It’s said that to err is human and to forgive is divine. However, sometimes it can feel impossible to forgive our all-too-human selves for things that go wrong.
Like the time you invited a pal to a birthday lunch and somehow left the house without your wallet. Or the time you griped about a coworker’s mopey expression and general listlessness – and then learned that her mother had died.
Who can forget the big party you had last month, when halfway through the evening you realized you had forgotten to invite a close friend? Inviting them right then would mean admitting you’d forgotten them, so you did nothing; unfortunately, some guests were livestreaming the event, and your friend was quite hurt.
Some of these boneheaded stunts happen when no one is watching, so you don’t have to backpedal or try to explain yourself. Others are embarrassing only in the moment; no matter how mortified you feel, it’s likely that everyone will forget about it.
However, some embarrassing mistakes could also have serious personal or professional repercussions. But let’s start with the minor mishaps. Here are several mistakes everyone makes.
1. Regifting gone wrong
In 2005, I was a broke college student battling through a protracted midlife divorce, but I still wanted to give holiday presents. One of my several part-time jobs was writing for the college newspaper, whose editor gave me a book about the history of cinema.
Perfect gift for my movie-mad best friend! Unfortunately, I failed to check the inside front page, where the editor had written a nice note to me. Ack.
Before you regift something, be absolutely sure that there aren’t inscriptions, gift tags, or anything else that identifies it as having come to you first. Best example I’ve ever heard: A woman who gave a cookbook as a wedding gift, with a $100 bill tucked inside — and received it back at Christmastime, with the $100 still there. Many happy returns, indeed!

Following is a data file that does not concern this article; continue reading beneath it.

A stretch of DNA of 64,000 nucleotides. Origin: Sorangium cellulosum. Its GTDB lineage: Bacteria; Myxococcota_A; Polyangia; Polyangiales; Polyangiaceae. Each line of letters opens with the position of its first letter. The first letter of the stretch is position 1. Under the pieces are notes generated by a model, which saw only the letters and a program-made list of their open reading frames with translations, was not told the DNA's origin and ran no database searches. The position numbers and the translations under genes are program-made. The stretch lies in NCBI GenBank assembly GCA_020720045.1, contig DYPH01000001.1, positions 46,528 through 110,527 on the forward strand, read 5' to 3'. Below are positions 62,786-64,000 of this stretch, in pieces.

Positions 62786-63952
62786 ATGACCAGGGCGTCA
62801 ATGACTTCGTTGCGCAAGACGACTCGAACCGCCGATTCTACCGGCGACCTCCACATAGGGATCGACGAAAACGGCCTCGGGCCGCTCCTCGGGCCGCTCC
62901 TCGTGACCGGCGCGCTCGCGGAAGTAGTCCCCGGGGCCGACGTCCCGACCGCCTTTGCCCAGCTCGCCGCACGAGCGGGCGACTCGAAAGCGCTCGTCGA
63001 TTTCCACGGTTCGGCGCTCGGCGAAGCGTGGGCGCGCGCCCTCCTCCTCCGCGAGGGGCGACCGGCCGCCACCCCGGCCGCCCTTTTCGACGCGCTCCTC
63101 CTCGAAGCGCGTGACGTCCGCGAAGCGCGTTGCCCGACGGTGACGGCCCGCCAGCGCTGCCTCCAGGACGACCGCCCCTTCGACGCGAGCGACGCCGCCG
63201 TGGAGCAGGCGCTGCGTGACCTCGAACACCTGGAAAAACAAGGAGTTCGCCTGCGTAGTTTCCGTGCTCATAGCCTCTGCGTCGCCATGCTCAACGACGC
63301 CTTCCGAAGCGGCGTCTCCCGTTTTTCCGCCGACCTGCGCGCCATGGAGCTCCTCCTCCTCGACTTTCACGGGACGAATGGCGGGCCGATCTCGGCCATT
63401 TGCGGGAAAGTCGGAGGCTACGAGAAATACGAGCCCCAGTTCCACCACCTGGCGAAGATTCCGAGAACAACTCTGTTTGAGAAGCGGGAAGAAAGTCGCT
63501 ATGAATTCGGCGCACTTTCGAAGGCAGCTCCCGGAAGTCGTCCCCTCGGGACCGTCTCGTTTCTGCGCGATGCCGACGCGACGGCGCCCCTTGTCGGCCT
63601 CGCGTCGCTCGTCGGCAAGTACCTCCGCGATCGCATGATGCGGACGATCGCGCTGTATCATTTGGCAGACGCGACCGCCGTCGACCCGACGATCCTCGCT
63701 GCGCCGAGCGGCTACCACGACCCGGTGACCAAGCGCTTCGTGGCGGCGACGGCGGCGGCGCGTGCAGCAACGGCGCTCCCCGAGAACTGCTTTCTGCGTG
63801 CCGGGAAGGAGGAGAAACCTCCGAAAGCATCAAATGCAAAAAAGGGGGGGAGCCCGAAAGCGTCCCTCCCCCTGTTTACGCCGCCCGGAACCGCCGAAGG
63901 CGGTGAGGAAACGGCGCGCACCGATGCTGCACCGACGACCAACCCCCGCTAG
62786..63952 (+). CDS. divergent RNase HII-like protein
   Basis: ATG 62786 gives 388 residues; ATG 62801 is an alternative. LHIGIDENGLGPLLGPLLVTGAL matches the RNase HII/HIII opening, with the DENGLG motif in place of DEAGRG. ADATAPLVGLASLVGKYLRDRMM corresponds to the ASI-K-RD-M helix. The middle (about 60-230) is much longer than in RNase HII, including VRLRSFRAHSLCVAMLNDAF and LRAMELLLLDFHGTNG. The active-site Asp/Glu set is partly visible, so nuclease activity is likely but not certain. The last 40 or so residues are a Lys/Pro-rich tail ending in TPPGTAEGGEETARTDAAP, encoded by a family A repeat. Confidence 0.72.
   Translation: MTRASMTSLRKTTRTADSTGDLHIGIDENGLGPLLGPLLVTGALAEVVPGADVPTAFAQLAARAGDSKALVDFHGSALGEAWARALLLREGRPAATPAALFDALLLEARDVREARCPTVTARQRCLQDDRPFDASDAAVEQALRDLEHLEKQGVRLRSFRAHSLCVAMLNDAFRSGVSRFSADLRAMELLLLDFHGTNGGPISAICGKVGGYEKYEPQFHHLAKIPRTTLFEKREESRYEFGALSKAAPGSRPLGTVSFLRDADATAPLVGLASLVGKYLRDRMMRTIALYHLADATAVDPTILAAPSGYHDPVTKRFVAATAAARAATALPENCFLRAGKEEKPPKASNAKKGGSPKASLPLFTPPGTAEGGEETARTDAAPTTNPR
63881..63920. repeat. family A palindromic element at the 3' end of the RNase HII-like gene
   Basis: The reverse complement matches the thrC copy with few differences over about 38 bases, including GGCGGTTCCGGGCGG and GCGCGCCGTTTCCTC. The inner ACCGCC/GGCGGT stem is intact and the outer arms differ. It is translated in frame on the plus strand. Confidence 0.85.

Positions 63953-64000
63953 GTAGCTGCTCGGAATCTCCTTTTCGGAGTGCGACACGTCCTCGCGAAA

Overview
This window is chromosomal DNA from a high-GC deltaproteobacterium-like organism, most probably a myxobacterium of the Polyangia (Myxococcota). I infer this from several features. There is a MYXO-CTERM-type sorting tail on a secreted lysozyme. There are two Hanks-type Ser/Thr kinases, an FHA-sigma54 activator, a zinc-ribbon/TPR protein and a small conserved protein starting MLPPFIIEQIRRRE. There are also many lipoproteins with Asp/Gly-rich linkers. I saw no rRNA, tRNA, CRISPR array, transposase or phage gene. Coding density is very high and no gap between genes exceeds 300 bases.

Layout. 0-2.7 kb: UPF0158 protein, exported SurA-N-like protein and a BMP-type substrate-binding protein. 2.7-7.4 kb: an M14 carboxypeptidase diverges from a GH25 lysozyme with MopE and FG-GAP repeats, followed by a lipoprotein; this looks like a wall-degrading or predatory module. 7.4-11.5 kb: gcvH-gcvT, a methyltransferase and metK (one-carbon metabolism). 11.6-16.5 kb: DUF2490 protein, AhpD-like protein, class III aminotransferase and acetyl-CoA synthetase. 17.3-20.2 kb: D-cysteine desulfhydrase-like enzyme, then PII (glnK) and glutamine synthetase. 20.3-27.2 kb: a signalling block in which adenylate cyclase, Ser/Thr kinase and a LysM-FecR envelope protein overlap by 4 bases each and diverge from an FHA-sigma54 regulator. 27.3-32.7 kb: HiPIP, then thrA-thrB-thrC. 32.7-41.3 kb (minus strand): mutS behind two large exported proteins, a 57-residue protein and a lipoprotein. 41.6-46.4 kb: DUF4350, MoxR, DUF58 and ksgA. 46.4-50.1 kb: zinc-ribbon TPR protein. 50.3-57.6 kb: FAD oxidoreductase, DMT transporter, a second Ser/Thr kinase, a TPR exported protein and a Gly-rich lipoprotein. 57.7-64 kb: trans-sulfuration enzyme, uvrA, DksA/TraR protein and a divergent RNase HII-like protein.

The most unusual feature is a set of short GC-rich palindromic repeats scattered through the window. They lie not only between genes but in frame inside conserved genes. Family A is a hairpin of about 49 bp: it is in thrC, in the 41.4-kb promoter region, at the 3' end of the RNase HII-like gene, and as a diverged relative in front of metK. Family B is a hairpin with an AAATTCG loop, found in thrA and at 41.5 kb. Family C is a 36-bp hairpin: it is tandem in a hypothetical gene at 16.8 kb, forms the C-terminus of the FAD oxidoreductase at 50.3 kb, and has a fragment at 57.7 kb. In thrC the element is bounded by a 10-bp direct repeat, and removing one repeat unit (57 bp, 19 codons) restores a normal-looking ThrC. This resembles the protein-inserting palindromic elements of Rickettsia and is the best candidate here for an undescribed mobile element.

2. Wardrobe malfunctions
After a midday gym break, you come back to work with your shirt on inside out. Or you spend at least half of a party with your fly open. Or you return from the ladies room with your skirt rucked up in the back.
Maybe a kind person will let you know. Or maybe your pals think it’s hilarious that you’re walking around unzipped, and spread the word not to tell you until the end of the evening.
When you’re getting dressed, or re-dressed, take a few extra seconds to make certain that you’re completely presentable both front and back. Don’t forget to check for spinach in your teeth, either.
3. Leaving things on the car
You’re carrying a bag/briefcase, a smartphone and a cup of coffee back to your vehicle. So you set the coffee atop the car in order to unlock it. Then you drive away, forgetting the beverage until it bounces off the windshield — or until you think, “Wait, didn’t I just get some coffee?”
One solution: Put the coffee on the car’s hood, so you’ll see it when you get into the driver’s seat. Another would be to avoid trying to carry so many things at the same time.
This mistake could get expensive: My former boss once set her wallet on top of the car and drove off. Fortunately, a very honest person found the wallet and returned it. You might not be that lucky.
4. Inadvertent shoplifting
Ever walked around a store with an item in your hand/cradled in one arm, and forgotten that it was there? And then walked out without paying for it? And then run back inside, red-faced, and joined the line at the checkout?
Avoid those unintentional five-finger discounts by always getting a basket or a shopping cart. They’re good reminders that yes, you did want at least one thing.
I’ve also done a form of reverse shoplifting: Bagging my items while chatting with the checkout clerk, and then leaving without the things I just bought. Real smooth.
5. Mistaken corrections